Further analysis of transformant 4 revealed a 13 bp region (4742–4754 bp downstream of the StrR mutation) that can be characterized as a gap in integration. This region contained a SNP unique to J99 (recipient) that was flanked by 2 SNPs unique to 26695 (donor). This result was observed in sequences obtained with both the forward and reverse primers.

The integration of DNA was asymmetric with respect to StrR, favoring the downstream side at a ratio of about 2∶1. Several transformants had integrated flanking DNA with extreme asymmetry, such as transformant 4, which was characterized by a downstream∶upstream ratio of 24∶1.

Transformation of strain 26695 with J99 StrR chromosomal DNA

To examine the hypothesis that flanking DNA asymmetry is influenced by a region of non-homology between 26695 and J99 occurring ∼3 kb upstream of A128G (Figure 1), we repeated the transformation experiment but reversed the roles of the strains. Chromosomal DNA from J99 StrR cells transformed 26695 wild-type cells to StrR with an average efficiency of 1.67×10−6 transformants /CFU/µg DNA (Table 1). Natural transformation resulted in the incorporation of a point mutation (A263G in codon 88 of rpsL in strain J99) into the recipient strain 26695 genome. Surprisingly, at a distance as small as 110 bp downstream of StrR, 5 of 10 transformants contained a restriction site unique to recipient strain 26695, indicating that the contiguous downstream crossover point was very close to the A263G transforming point mutation. Sequence data confirmed this extreme asymmetry with some of the crossover endpoints located only 53 bp downstream of A263G (Figure 2B). Several transformants had very high upstream∶downstream flanking DNA ratios; for example, transformant 14 displayed a ratio of 51∶1.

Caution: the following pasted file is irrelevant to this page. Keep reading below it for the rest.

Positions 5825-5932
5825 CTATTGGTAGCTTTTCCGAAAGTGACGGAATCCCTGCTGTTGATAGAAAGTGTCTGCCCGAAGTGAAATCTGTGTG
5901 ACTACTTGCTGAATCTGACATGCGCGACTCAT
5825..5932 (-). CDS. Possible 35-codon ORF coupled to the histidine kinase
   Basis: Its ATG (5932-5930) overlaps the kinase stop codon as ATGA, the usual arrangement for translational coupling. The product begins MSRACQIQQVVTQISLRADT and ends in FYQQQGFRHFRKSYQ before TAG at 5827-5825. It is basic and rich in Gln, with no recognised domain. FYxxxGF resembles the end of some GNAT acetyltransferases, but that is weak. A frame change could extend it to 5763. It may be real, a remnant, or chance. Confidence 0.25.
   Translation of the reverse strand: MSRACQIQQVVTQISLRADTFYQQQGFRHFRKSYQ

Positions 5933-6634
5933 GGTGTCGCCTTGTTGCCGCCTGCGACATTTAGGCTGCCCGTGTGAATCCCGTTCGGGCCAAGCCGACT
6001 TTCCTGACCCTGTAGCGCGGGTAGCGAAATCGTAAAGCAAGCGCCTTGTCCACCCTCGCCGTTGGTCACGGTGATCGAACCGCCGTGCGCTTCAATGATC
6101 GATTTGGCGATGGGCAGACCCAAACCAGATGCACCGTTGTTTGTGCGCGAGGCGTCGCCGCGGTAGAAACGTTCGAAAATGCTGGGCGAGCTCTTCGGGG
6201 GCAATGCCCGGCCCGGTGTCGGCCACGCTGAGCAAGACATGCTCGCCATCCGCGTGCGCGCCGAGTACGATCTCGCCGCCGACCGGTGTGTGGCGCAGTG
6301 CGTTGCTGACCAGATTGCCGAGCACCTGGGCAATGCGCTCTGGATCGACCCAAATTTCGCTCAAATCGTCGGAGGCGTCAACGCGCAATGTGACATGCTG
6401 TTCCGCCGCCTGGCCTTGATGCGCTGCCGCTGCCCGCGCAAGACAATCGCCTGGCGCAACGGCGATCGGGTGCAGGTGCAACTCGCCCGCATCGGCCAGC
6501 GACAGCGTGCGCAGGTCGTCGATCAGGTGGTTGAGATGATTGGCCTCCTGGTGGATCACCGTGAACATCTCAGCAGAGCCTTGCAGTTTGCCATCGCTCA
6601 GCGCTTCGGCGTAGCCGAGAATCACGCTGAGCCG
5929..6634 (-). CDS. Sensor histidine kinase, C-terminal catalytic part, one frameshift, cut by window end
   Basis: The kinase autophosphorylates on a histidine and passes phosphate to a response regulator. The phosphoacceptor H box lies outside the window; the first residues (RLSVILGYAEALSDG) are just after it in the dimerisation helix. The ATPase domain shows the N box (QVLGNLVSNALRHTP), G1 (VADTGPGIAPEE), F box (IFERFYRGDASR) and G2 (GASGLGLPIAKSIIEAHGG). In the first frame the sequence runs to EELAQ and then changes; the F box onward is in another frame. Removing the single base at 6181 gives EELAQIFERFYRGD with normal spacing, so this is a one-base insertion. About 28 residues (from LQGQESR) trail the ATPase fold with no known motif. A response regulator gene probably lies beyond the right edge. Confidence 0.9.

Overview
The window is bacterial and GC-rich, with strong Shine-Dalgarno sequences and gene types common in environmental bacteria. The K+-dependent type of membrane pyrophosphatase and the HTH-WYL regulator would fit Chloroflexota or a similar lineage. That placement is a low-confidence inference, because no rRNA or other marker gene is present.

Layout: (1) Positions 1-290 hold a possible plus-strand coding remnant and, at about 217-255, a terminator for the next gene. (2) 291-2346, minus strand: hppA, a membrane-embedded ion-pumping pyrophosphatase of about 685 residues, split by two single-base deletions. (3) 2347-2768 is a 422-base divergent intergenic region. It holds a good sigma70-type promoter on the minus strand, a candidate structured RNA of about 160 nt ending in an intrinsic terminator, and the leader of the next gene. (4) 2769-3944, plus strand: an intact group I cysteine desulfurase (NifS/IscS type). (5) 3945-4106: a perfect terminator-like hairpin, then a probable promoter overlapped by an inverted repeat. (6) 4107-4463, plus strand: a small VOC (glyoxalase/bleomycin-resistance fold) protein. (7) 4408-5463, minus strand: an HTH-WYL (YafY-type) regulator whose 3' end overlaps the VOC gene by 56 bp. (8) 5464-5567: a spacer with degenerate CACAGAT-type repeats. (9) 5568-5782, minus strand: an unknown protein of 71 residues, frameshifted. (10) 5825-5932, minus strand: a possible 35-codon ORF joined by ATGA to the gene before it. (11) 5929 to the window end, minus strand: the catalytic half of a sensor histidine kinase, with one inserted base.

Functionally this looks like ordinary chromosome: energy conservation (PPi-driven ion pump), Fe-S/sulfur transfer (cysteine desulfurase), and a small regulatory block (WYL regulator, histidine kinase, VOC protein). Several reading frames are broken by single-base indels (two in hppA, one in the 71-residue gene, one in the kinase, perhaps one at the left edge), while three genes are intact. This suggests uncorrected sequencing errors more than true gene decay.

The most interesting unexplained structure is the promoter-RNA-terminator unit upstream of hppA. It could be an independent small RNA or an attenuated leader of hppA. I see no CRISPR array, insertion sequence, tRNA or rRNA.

An average of 2814±1542 bp of flanking DNA was integrated along with the point mutation, with flanking DNA lengths ranging from 634 to 6089 bp. The sequence data for transformants 13 and 15 revealed large gaps of integration, in which the flanking donor DNA is interrupted by significant regions (up to 1658 bp) of recipient DNA (Figure 2B). To examine the flanking DNA for additional gaps, DNA from six independent transformants (11,12,14,15,16, and 17) was completely sequenced within a ∼8.5 kb region from 2278 bp upstream to 6239 bp downstream of the StrR mutation. The sequence data confirmed the identity of the polymorphisms that had been deduced by the previous restriction site analysis (Figure 2B). No additional gaps of integration were observed. Thus, out of 20 independent transformants, only 3 were found to contain gaps (transformants 4, 13, and 15).

Although several transformants had flanking DNA characterized by extreme asymmetry, across the 10 independent transformants, the mean sizes of the flanking DNA fragments upstream and downstream from A263G were similar (1472 bp±965 upstream and 1341 bp±1378 downstream). The flanking DNA of transformant 11 extends upstream by nearly 3 kb and borders the region of non-homology between the two strains. Although no significant difference in total flanking DNA length was found between the two strains, recipient strain 26695 contained significantly more upstream flanking DNA than J99 (Table 1). This is not unexpected since the region of non-homology between the two strains lies upstream in relation to the StrR mutation.

Statistical analysis of import size

To estimate the mean size of imports caused by transformation of chromosomal H. pylori DNA, we performed statistical analysis that takes into account both the uncertainty in the position of the recombination endpoints due to the stretches of sequence identity between J99 and 26695 and the fact that longer imports are more likely to appear in the dataset because they are more likely to include the StrR mutation used to select for strains that have undergone recombination (see Methods). The analysis does not take into account the gaps in integration described above, which are difficult to model statistically. Instead, in a first analysis, we only took into account the stretch of contiguous imported DNA immediately flanking the StrR mutation. This analysis gave a mean import size of 1100 bp (95% confidence limits 800–1600 bp). A second analysis, treating the whole imported stretch as a single unit, and ignoring the effect on ascertainment of the gaps in integration, yields an estimate for the mean size of the entire region involved in the import of 1300 bp (95% confidence limits 950–1850 bp).